We live in a time when technology is advancing faster than most of us can keep up with the announcements. Many of these new devices and processes are focused on energy efficiency, alternative power sources, or helping large organizations solve vexing problems. If you’re a developer or inventor, and you’ve got a brilliant idea for new technology, there are hundreds of venture capital firms out there just waiting to hear your pitch. They all know the next big thing is just around the corner, and they want to enjoy a portion of the profit when it arrives.
But what about the companies that just want to help us live simpler, more sustainable lives? These “conscious companies” might not be interested in creating the next big consumer product. All they want to do is provide easy ways for individuals to reduce waste, get healthy, avoid mindless consumption, or shrink their environmental footprint. For these types of startups, finding funding can be difficult. Investors don’t necessarily see dollar signs when evaluating company potential. Since the idea of a conscious company is fairly new, mentoring and advice can be hard for new CEOs to come by. Tech incubators exist, but again, they’re focused on a very narrow genre of company. That’s a gap Michael “Luni” Libes aims to fill with his own new company, Fledge.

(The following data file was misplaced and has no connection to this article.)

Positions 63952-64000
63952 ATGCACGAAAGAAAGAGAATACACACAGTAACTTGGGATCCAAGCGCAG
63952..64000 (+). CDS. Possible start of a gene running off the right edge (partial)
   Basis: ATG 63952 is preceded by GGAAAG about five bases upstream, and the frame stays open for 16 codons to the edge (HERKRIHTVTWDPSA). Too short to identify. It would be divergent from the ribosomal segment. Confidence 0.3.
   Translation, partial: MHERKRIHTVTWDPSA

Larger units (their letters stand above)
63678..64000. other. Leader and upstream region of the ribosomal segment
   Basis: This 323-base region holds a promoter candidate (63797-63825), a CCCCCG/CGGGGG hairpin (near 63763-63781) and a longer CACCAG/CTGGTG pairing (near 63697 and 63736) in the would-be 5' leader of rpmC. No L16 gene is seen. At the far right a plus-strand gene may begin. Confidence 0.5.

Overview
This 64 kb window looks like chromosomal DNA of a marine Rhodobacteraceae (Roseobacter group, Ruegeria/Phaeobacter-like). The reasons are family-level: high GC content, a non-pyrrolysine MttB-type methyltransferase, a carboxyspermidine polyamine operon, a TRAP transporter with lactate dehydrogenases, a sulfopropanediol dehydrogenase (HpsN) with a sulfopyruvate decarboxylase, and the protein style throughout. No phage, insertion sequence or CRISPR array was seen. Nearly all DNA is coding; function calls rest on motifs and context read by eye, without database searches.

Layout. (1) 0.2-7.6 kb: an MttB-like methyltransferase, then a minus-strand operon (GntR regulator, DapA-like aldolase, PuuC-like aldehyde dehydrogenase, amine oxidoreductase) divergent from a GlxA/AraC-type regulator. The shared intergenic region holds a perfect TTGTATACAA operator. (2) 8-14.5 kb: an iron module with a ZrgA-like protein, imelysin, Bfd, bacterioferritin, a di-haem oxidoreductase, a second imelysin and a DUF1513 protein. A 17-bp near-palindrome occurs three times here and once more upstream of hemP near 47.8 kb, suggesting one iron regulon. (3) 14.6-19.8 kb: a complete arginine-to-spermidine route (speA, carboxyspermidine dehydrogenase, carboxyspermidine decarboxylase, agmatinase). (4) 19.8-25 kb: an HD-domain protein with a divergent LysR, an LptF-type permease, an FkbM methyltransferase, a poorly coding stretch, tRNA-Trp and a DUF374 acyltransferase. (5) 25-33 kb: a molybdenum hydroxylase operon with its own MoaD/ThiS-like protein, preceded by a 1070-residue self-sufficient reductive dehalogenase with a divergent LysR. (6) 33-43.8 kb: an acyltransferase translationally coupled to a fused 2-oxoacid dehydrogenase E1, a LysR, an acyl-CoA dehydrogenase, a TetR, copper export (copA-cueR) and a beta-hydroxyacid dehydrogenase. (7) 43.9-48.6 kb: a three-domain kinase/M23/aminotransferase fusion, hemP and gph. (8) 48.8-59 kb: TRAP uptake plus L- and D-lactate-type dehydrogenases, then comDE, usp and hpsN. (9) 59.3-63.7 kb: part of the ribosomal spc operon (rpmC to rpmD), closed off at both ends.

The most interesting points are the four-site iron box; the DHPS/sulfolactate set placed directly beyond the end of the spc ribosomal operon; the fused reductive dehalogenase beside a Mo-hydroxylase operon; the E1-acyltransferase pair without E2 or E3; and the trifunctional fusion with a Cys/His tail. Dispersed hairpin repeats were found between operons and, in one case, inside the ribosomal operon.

Representing a new twist on the successful tech incubator model, Fledge helps create and accelerate companies meeting the needs of the large and growing number of consumers who are: environmentally conscious, energy conscious, health conscious, conscious of sustainability, of community, and even simply conscious of consumption itself.
Just like a mama bird, Fledge shelters tiny companies in danger of being ignored by other incubators, or failing before they start from lack of know-how. Led by Libes, himself a career serial entrepreneur and founder of five different startups, teams of business mentors choose small cohorts of promising companies to incubate. Those chosen are treated to a small amount of funding, as well as entrepreneurial education and advice from mentors. At the end of a 8-12 week program, teams show off their companies at a “Demo Day.” For all this, the company will share a small percentage of equity, and repay the initial investment out of future revenues.
It’s an interesting idea and if the high quality of startup’s in Fledge’s first cohort are any indication, it’s one that could help bring more conscious companies to market in the coming years. Read on for a sampling of companies currently in the Fledge fold.